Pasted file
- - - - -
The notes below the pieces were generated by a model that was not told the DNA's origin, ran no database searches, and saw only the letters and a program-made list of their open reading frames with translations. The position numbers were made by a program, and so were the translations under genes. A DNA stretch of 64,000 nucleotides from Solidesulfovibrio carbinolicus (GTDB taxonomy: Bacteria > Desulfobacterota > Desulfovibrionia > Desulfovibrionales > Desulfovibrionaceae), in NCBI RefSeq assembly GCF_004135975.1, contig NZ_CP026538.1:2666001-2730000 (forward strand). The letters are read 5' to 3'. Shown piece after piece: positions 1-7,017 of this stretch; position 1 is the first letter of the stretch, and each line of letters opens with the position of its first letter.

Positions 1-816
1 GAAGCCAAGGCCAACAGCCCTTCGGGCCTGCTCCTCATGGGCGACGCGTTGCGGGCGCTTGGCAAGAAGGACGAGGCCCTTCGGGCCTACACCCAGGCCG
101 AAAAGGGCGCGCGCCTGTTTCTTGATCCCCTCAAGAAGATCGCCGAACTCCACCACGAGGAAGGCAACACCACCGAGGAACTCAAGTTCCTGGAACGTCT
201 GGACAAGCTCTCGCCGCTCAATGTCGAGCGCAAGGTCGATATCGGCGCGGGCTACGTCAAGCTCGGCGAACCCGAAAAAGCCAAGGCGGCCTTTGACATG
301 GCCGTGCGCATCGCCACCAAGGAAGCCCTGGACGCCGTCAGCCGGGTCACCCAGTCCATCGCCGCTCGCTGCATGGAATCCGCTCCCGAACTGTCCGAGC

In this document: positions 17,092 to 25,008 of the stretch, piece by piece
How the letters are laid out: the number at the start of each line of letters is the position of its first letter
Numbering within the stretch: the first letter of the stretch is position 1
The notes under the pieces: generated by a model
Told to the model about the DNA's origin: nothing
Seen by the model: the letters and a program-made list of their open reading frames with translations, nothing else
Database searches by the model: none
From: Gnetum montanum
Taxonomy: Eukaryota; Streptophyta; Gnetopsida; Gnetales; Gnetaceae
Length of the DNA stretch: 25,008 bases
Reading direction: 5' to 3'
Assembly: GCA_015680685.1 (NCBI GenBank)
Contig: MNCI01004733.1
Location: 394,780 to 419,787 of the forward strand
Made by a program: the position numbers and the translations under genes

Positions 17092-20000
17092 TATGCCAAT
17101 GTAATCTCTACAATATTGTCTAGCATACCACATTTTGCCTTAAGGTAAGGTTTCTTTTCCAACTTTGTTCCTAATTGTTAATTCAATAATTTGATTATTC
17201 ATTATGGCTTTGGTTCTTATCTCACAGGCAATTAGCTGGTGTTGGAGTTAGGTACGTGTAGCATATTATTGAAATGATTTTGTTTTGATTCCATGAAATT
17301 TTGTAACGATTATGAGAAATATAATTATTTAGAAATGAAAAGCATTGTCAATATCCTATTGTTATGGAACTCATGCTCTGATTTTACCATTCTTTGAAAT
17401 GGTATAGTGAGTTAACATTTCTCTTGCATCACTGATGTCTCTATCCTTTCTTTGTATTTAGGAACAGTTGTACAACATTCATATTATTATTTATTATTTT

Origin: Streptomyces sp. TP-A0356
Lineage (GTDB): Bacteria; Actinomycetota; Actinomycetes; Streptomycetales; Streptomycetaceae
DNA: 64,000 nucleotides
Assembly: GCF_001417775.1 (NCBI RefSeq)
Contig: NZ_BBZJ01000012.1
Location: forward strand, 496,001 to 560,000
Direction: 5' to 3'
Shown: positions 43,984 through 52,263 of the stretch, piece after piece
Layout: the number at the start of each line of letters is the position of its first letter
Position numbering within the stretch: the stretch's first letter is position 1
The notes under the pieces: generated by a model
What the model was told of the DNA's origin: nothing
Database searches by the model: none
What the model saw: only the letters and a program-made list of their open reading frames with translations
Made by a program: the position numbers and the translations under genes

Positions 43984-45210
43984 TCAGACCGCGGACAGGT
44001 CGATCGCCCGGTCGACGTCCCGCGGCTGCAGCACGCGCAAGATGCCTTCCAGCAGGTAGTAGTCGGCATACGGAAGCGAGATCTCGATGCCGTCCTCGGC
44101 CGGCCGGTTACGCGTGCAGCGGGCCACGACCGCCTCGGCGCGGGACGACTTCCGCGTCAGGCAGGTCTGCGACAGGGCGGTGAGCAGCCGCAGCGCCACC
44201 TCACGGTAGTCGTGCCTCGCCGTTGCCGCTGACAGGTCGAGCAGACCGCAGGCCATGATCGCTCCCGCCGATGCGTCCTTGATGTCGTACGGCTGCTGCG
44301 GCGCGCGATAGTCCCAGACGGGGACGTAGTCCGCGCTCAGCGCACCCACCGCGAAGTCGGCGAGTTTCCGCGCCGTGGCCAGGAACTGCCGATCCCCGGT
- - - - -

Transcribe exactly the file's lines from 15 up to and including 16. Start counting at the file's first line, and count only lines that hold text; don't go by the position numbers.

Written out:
Taxonomy: Eukaryota; Streptophyta; Gnetopsida; Gnetales; Gnetaceae
Length of the DNA stretch: 25,008 bases